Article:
In this episode of Engineering Update, Spiderman gets a new suit; Thimble Bioelectronics creates a portable pain patch; and MIT develops a running cheetah robot; and Scientists at Northwestern University create a stretchy silicone elastomer.
This year, though, chatter focused on hardware rather than software, and on big ideas rather than coming out parties. The most-used mobile app was the festival's own application, which helped attendees keep track of South By Southwest's barrage of panels, talks, meet-ups and parties.
Today on Engineering Newswire, brought to you by PTC delivering technology solutions that transform the way you create and service your products, we're kick starting low-cost robotics, using a 3D printing vending machine, and having a cup of coffee, in the sky.
This week on WDD's Hotspot, Samsung's new Galaxy S IV will feature eye-tracking technology; Overdrive Robotics' smartbot is a smartphone and robot in one; LIFEBeam engineers create heart rate-monitoring SMART bicycle helmet; and Thimble Bioelectronics provides portable pain relief.
Today on Engineering Newswire, brought to you by Interpower, the premier supplier of power system components for worldwide markets, we’re building trikes with BMW engines, separating Oreos with scrap parts, and designing Titanic II, because, you know, that’s necessary.
Researchers at MIT and the Santa Fe Institute have found that some widely used formulas for predicting how rapidly technology will advance — notably, Moore’s Law and Wright’s Law — offer superior approximations of the pace of technological progress.
Today on Engineering Newswire, brought to you by PTC; delivering technology solutions that transform the way you create and service your products, we’re building robotic hands that feel, studying shark suckers to make adhesives, and developing flexible electronics that read your brain.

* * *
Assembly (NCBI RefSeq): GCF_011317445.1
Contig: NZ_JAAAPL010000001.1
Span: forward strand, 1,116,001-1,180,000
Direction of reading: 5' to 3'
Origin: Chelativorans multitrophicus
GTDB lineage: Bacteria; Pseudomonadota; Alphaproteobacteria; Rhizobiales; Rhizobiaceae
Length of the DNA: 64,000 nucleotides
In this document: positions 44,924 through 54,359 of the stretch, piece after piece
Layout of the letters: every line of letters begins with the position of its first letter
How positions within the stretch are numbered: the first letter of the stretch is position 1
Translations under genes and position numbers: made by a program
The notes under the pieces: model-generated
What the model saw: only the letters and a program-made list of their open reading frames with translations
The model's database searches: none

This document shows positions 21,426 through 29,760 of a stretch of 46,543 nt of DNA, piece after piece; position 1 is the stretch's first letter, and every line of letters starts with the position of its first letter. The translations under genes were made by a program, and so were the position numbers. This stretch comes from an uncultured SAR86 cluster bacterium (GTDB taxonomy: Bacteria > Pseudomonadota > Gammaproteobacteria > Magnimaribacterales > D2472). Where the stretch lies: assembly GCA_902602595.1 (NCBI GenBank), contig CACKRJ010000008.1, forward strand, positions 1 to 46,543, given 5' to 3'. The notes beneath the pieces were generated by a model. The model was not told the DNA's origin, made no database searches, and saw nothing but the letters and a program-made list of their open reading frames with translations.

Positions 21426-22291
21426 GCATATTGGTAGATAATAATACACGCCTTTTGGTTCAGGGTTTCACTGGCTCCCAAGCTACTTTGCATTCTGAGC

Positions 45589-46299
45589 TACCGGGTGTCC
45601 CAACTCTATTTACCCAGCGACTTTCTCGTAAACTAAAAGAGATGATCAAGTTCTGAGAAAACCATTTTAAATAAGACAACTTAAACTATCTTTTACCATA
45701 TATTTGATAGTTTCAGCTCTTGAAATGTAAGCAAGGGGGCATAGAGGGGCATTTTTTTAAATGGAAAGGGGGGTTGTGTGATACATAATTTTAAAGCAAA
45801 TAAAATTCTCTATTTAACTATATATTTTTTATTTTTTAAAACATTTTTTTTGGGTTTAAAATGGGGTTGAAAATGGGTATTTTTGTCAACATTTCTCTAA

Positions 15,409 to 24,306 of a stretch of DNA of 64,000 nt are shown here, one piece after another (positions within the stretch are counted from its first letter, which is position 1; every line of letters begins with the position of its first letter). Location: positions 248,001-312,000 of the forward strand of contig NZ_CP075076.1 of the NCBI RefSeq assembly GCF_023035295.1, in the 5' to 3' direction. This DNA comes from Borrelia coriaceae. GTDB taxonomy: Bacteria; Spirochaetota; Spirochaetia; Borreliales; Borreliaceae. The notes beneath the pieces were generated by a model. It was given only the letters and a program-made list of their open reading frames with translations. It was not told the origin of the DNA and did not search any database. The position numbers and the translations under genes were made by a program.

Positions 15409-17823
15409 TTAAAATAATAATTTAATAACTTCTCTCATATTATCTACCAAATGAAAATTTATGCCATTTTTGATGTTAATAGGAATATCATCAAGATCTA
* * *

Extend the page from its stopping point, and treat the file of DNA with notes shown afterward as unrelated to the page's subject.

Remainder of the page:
In this episode of the HotSpot, Thalmic Labs introduces its wearable gesture-controlled arm band; Hewlett-Packard re-enters the tablet market; Microchip announces its BodyCam technology; and InfoMotion Sports Technologies unveils its 94Fifty sensor basketball.
Curiosity landed last summer in Gale Crater near the Martian equator to examine whether environmental conditions were favorable for microbes. It recently drilled into a rock and transferred a pinch of powder to its onboard laboratories to study the chemical makeup. It won't be able to finish the analysis until its systems are back to normal.
In this episode of Engineering Update, brought to you by Mouser Electronics, researchers at the University of Michigan are studying cockroaches in order to advance robotic technology; 3D wearable, wireless, thumb-activated, space recognition, Bluetooth 4.0 low-energy protocol mouse called Mycestro.
In the popular imagination, satellites are imperiled by impacts from ‘space junk’ – particles of man-made debris the size of a pea (or greater) that litter the Earth’s upper atmosphere – or by large meteoroids like the one that exploded spectacularly over Chelyabinsk, Russia last week.
This week on WDD's Hotspot, brought to you by Memory Protection Devices, ASUS releases a pocket router; Oxford University creates an autonomous navigational system; and CA-based Second Sight receives U.S. market approval from the FDA; and MIT develops a processor chip.
LCR Electronics, Inc. has Zoltan Puskas as the new Western Regional Sales Manager for EMI Filters and Electronic Products. Zoltan is based in Santa Barbara, California and is responsible for LCR’s sales in the western territory including California, Oregon, Alaska, Washington, Idaho, Nevada, Arizona, Utah, Montana, Wyoming, Colorado, New Mexico and Hawaii.